For the fourth consecutive earnings call, questions were raised as to whether Facebook usage is slipping among teens, and the question appears to be getting old to Chief Financial Officer David Ebersman, who barely dignified it with a response during the question-and-answer portion of the company’s fourth-quarter earnings call Wednesday.
RBC Capital Markets
Ad revenue accounted for $2.34 billion of Facebook’s fourth-quarter-2013 revenue total of $2.59 billion, so it’s no surprise that the social network’s advertising results and initiatives were the topic of the lion’s share of discussion during its earnings call Wednesday.
Another 70 million Facebook shares will hit the market, as the social network announced an underwritten registered public offering of class-A common stock, with 27,004,761 coming from the company itself and another 42,995,239 from certain stockholders, including 41,350,000 from Co-Founder and CEO Mark Zuckerberg.
Last week, Ashoat Tevosyan, an engineer on Facebook’s search quality and ranking team, discussed the nuts and bolts behind adding posts to Graph Search. Wednesday, during the social network’s third-quarter earnings call, Co-Founder and CEO Mark Zuckerberg spoke about the reasoning behind the effort.
It seems like on a monthly basis, there’s been a report or study that says teens and young adults are avoiding Facebook in favor of other sites or applications such as Tumblr, Twitter, and Snapchat. Some have even felt that it’s a death knell for the future of the company. But as Chief Financial Officer David Ebersman said during Wednesday’s first-quarter earnings call, Facebook isn’t concerned about these reports.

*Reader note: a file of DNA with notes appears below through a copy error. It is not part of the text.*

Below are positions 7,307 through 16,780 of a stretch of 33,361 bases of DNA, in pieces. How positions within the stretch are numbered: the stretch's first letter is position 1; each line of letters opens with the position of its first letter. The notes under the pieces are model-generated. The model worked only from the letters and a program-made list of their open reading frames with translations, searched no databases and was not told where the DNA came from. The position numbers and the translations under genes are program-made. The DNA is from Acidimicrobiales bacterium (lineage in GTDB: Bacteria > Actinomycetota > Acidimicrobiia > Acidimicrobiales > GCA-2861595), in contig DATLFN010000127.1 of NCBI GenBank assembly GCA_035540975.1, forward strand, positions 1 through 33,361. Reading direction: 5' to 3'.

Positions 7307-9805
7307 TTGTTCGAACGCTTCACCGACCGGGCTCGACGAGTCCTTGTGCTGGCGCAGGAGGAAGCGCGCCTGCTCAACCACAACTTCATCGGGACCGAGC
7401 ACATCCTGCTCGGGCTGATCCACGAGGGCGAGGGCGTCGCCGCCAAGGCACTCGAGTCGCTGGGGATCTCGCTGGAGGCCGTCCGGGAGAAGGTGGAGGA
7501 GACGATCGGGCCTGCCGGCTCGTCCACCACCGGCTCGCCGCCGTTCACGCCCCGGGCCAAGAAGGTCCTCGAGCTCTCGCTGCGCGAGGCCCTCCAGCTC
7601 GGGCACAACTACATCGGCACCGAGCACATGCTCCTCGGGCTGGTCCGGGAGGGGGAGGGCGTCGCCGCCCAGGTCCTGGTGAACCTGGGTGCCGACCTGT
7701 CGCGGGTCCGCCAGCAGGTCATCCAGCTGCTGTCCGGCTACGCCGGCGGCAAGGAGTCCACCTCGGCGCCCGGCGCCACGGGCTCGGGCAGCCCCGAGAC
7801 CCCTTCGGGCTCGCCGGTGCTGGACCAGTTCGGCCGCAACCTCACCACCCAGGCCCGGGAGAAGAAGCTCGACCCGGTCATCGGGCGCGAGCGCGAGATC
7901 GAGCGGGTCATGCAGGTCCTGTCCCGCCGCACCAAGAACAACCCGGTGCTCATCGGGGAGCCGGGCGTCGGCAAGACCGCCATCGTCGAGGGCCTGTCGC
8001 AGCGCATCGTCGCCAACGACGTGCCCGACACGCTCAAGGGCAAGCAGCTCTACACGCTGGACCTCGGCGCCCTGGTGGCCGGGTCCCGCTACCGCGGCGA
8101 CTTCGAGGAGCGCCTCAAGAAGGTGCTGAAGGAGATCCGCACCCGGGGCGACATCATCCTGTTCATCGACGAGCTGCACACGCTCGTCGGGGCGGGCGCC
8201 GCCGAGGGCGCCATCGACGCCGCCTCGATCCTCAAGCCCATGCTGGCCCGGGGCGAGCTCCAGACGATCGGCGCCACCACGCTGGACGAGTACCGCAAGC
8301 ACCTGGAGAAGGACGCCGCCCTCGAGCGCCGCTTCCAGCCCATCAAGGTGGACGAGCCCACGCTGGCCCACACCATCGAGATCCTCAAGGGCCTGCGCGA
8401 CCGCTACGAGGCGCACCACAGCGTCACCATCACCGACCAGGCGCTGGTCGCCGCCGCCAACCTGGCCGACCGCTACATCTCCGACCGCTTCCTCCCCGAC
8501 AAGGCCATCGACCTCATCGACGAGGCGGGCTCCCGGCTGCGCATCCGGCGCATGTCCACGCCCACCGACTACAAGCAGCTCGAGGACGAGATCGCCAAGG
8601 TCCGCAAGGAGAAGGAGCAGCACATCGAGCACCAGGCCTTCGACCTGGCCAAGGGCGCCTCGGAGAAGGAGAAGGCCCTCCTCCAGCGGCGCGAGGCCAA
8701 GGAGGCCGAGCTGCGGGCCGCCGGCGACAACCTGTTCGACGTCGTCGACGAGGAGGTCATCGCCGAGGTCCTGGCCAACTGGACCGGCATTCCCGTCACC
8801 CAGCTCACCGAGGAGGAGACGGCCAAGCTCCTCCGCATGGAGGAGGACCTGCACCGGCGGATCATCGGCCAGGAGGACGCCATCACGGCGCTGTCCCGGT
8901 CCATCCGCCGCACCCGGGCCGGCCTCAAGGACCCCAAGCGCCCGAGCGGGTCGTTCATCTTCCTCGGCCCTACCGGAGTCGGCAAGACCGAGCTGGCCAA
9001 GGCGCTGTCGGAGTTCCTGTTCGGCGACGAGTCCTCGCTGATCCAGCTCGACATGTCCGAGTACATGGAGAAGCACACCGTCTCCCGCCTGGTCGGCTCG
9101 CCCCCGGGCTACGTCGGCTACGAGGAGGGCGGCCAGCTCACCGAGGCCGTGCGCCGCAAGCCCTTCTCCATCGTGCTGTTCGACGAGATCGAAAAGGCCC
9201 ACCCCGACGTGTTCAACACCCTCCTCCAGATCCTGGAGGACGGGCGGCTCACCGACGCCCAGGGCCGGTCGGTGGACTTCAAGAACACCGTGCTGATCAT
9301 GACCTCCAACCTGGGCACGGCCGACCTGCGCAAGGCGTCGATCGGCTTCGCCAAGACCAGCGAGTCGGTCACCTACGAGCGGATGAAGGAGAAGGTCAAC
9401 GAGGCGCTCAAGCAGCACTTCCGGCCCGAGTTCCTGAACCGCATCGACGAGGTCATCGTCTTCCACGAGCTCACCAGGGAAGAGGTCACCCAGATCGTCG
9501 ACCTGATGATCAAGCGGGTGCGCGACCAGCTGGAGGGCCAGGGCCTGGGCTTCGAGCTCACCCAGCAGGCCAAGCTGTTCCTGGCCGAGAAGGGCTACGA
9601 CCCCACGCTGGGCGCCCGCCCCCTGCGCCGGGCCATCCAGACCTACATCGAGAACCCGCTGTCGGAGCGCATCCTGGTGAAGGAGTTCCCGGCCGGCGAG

Facebook Co-Founder and CEO Mark Zuckerberg has attempted over and over to squash speculation about a Facebook phone, and he offered his strongest denial to date during the social network’s fourth-quarter earnings call Wednesday.
A total of 38.5 percent of the 421,233,615 Facebook shares purchased by underwriters prior to its initial public offering went to Morgan Stanley, while E*Trade, which had been touted as the best source of stock in the social network for individual investors, received only 0.05 percent of the shares, according to an amendment to Facebook’s S-1 filing with the Securities and Exchange Commission, filed after the close of trading Friday.